Well, that doesn’t sound good.

51LveuFwchL.jpgTo be sure, Wallmeyer, a former news writer, trade association executive and long-time observer of the General Assembly in Richmond, appreciates the beauty and lifestyle of these areas.  He is sympathetic to the psychic and spiritual effects of a declining and aging population, lost influence in state decision-making, and the collapse of old economic models.  And he understands that governmental policies are often contradictory and unhelpful.

But he’s not really sure what to do about it.  Along the course of his Extreme journey, he highlights some pockets of progress and people who are trying to make changes.  The high-tech rocket launch facility on the Eastern Shore is one of those bright lights.  The general tenor of the book, however, is that the problems are so engrained and severe that it will take outsiders to set things straight.

The general tenor of the book, however, is that the problems are so engrained and severe that it will take outsiders to set things straight.

After noting the aversion most residents of the Extremes have to being told what to do by people from outside the region, Wallmeyer’s most prominent policy recommendation is to bring in the experts who have been involved in development work around the globe.  “I suggest we use a small fraction of our budget and spend it on some highly qualified outside help with particular expertise in the kinds of situations and problems faced in the Extremes.”  He then outlines the qualifications of these outside aides in a way that seems hopelessly unrealistic: “The task of the consultants must be completely nonpartisan, completely indifferent to election realities or predictions, absolutely neutral in every respect.”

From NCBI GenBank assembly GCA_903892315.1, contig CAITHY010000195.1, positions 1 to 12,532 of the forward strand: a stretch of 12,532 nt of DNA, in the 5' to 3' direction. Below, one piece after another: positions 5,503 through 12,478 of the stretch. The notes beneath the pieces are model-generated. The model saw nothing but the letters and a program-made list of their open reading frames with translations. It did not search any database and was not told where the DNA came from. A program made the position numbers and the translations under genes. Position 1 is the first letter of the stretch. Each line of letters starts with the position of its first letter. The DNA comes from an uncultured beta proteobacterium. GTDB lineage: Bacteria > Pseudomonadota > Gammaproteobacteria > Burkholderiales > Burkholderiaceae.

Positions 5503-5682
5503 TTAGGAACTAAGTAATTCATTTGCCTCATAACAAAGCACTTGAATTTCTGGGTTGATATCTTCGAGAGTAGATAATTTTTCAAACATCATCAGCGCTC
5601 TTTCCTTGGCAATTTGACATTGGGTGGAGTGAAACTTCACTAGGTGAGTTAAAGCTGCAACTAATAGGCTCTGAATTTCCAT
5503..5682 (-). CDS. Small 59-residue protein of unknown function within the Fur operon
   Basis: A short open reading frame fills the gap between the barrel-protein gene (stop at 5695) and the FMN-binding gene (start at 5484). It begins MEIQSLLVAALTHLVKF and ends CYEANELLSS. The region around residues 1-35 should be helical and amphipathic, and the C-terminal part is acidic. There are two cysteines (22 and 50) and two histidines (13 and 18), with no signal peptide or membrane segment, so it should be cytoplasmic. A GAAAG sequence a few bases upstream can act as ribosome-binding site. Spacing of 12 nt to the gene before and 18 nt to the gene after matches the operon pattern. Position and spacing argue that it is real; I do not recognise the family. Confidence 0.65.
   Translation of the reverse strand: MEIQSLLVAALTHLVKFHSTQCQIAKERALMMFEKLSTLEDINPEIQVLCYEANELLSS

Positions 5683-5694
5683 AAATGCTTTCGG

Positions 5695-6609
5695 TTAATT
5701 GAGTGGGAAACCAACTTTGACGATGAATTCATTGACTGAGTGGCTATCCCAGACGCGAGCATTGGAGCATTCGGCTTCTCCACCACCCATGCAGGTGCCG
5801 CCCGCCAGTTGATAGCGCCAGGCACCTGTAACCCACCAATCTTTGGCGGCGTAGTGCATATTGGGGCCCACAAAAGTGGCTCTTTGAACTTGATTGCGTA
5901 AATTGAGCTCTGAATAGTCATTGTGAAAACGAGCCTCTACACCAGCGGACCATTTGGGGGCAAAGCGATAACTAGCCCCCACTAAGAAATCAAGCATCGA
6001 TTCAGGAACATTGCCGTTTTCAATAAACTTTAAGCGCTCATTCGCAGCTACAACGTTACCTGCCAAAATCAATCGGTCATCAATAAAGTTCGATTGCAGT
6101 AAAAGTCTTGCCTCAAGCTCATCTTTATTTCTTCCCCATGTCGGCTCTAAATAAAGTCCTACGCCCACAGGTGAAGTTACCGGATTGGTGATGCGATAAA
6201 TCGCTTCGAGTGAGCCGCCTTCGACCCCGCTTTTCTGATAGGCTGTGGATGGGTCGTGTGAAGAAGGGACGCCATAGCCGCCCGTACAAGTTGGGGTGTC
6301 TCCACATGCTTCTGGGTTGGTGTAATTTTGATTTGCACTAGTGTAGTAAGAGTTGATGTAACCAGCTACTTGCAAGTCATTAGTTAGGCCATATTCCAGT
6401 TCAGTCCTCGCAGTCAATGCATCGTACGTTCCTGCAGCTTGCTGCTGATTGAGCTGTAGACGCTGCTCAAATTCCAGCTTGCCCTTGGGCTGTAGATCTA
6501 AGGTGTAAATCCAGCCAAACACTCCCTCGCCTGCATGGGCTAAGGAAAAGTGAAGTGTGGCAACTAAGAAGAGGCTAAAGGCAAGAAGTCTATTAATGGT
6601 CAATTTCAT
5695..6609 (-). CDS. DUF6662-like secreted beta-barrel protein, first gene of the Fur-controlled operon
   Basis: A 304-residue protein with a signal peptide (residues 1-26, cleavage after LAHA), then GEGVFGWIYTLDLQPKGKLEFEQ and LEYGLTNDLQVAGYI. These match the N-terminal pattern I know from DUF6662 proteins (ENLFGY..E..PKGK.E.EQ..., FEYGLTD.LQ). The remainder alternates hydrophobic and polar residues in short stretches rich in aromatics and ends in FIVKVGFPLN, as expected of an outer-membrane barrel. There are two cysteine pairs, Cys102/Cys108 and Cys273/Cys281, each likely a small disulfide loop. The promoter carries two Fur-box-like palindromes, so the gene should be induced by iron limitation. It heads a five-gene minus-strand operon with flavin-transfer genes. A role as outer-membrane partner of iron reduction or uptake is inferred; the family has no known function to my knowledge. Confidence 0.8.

I appreciate Wallmeyer’s effort here.  He has collected some very useful statistics and has offered a clear-eyed portrait of the land I know.  But the reporting is spotty and relies too much on the legislative and bureaucratic world that he seems to know so well.

A crisis of “pessimism, hopelessness and doom” is not going to be solved by more tinkering with the system.

A crisis of “pessimism, hopelessness and doom” is not going to be solved by more tinkering with the system.  It’s going to require a revival of community, a proliferation of relationships and networks of local connection, and a renewed narrative that restores purpose and meaning to the land and its people.  It is, dare I say it, a spiritual problem that will require the tools of the heart and soul.

The Extremes of Virginia 

by August Wallmeyer

Dementi Milestone Publishing, 2016

126 pages